The neckbeard stereotypes seem almost all to be neotenous, or childish:

            living with your parents
            fat, round face like a child or baby
            inability to grow a full beard/appearance of patchy beard
            social immaturity that causes one to try on ill-fitting habits/bad fashion

            Neoteny, of course, is associated with femininity in the human.

            Interestingly, I get the impression that some of the meanest critics of neckbeards are online feminists: they make fun of them for being, basically, creepy, gross man-children who think they can trick women into having sex with them through obviously bad fashion and a weird attempt at revival of traditional intergender etiquette (hence “m’lady”).

            So feminists are criticizing these men for not being stereotypically masculine enough.

          14. smocc

            @Alex

            > all of the above is a judgement of character on the basis of questionable taste

            That’s very much the point. The term we are discussing is a mocking insult and almost nothing else. We’re not saying it’s a good insult, just describing how it is used and what connotations it typically has.

            Though it is interesting to me how prevalent the “neckbeard”/”fedora” style is, despite it inviting so much ridicule. I own two fedoras from high school. I’m not sure where I got the idea that a fedora paired with a black t-shirt and cargo pants looked cool, but it seemed like a great idea at the time.

            I guess it’s a fashion for nerds meant to look cool to nerds. What’s interesting is that, while being gentlemanly and nice towards girls is a common part of the aesthetic, it has very little to do with what is actually important to girls. This isn’t surprising when you consider other young male fashions — expensive Air Jordans and Axe body spray aren’t actually attractive to most young girls, though the boys that wear them probably think they are.

          15. Nornagest

            Though it is interesting to me how prevalent the “neckbeard”/”fedora” style is, despite it inviting so much ridicule. I own two fedoras from high school.

            Well, one of the layers in the sad, deflated tiramisu of cultural signaling here is that the hats were briefly in style about ten years ago. I remember seeing Justin Timberlake and Johnny Depp wearing them, for example. So it’s not just trying to regurgiate some kind of long-lost, probably-never-existed-as-such tradition of gentlemanliness, it’s also seizing on a brief fad and blowing it way out of proportion. Compare orphaned vests, or the bizarrely long-lived influence of The Matrix. Fedora+trench hasn’t been in style since the early Sixties, though, and fedora+trench+T-shirt never has.

            There are nerds that try to adopt or adapt older fashion wholesale, e.g. the steampunk thing, but at that point it almost crosses over into cosplay. And at least it’s a coherent look.

          16. Nornagest

            Some more notes on fedora/trench/”m’lady”:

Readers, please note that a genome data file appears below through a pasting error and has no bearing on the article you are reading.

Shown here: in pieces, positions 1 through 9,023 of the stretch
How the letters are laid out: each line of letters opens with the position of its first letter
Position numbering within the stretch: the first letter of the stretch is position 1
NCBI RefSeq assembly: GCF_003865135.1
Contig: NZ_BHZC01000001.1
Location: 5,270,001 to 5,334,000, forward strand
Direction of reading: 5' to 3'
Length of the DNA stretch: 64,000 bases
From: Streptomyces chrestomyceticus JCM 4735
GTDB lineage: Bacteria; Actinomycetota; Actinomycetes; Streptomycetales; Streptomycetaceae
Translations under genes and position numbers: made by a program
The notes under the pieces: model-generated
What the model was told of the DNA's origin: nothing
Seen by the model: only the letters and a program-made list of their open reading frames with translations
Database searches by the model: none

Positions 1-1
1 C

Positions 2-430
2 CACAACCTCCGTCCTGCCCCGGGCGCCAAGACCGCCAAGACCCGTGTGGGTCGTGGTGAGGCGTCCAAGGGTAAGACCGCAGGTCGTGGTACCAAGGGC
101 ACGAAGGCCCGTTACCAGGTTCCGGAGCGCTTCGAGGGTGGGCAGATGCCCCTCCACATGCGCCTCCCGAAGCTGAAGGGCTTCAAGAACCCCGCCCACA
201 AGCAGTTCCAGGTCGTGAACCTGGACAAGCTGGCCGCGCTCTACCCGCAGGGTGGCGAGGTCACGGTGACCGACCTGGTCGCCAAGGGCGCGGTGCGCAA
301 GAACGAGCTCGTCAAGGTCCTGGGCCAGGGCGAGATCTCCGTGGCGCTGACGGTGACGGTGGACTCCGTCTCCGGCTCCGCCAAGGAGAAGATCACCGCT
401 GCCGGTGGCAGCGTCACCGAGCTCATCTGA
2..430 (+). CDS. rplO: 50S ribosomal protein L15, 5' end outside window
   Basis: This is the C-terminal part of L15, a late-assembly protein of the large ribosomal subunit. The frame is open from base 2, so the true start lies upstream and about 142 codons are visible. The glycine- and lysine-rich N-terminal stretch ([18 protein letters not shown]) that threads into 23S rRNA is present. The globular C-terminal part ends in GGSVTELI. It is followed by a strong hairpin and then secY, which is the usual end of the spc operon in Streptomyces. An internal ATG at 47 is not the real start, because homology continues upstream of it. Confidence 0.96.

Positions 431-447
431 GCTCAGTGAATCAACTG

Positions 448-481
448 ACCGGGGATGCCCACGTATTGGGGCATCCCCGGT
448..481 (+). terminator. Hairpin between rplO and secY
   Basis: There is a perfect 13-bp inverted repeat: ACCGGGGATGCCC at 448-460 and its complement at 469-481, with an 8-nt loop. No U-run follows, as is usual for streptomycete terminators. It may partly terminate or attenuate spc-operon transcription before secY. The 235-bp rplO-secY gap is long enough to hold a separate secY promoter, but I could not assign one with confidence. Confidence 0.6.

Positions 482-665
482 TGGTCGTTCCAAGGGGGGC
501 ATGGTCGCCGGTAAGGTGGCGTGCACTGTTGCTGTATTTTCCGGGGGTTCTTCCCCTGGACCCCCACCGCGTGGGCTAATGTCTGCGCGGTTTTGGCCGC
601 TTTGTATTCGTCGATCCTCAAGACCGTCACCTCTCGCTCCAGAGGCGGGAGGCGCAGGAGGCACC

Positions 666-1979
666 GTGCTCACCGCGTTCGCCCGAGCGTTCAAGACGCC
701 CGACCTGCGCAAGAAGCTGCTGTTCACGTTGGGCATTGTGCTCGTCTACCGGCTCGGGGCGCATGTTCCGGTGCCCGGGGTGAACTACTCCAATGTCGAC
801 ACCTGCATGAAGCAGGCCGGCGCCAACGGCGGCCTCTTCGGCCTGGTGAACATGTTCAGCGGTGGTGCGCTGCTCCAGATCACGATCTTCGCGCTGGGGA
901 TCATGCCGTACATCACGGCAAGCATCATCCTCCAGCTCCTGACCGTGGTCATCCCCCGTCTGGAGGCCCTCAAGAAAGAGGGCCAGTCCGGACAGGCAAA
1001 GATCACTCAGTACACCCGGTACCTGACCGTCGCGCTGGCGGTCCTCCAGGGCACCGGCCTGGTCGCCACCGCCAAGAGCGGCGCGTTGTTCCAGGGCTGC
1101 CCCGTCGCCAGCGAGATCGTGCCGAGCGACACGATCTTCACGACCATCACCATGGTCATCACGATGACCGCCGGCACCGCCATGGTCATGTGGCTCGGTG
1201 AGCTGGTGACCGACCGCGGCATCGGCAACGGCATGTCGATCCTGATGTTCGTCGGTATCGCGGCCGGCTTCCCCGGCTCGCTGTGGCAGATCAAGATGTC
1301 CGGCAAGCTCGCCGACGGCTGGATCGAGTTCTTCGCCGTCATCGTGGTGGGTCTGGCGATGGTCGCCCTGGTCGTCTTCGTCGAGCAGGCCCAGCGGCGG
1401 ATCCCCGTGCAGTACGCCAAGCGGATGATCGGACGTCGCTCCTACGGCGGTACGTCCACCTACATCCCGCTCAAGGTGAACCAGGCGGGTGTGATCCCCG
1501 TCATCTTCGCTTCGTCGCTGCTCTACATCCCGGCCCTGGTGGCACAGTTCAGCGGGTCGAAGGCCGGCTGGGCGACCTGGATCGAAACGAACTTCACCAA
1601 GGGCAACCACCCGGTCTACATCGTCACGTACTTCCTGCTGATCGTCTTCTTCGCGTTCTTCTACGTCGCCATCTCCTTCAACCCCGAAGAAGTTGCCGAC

Deeper than the uncanny valley effect, and contributing to it, I think the problem might be that less experienced nerds tend to look at aesthetics very superficially. You look at, say, Humphrey Bogart in The Big Sleep and you think he’s cool. Fair enough; he’s cool. But what makes him cool is how he behaves in the context of the (partly fictional) universe he inhabits. The hat, the coat, the rough-but-classy mannerisms look good there, but in another context they’d send a totally different message. What earns you friends in a roadside bar in backwoods Montana won’t make you any friends if you’re having tea with the Emperor of Japan; same deal.

            The chivalry thing works similarly. Etiquette is, basically, a protocol, and like all protocols it only works if you’re talking to something that’s also running it. You send a message and you get one of a range of shorthand responses that your society has coordinated on, because it’s faster, easier, and for most people more intuitive to do it that way than to hammer out common exchanges explicitly every time you meet somebody. Use etiquette from (a fictional version of) the distant past and you might think you’re being classy or cutely old-fashioned, but you’re actually doing the equivalent of plugging your computer’s Ethernet cable into a banana.

            (An example: I grew up around martial-arts dojos, which are often very ritualized in small ways. Fast-forward to range day with some guys in Nevada, and I’m in kind of the same headspace. I accept a shotgun from the rangemaster with both hands and a little bow, and he looks at me like I’ve grown two more heads that both speak only blasphemy. Entirely my fault.)

            tl;dr: there are no cheat codes for cool.

          17. Arbitrary_greay

            Re: fedora
            1. The thing most people call a “fedora” nowadays is actually a trilby.
            2. Nah, people who already look conventionally attractive can definitely rock a “fedora.” Plenty of people of any gender still drool over ladies who rock a suit and trilby. Fangirls love it with their male idols dawn the attire, as well. Traditionally good-looking people don’t look so different from the good-looking people in the past when those hats were more common, so they still look just as fantastic.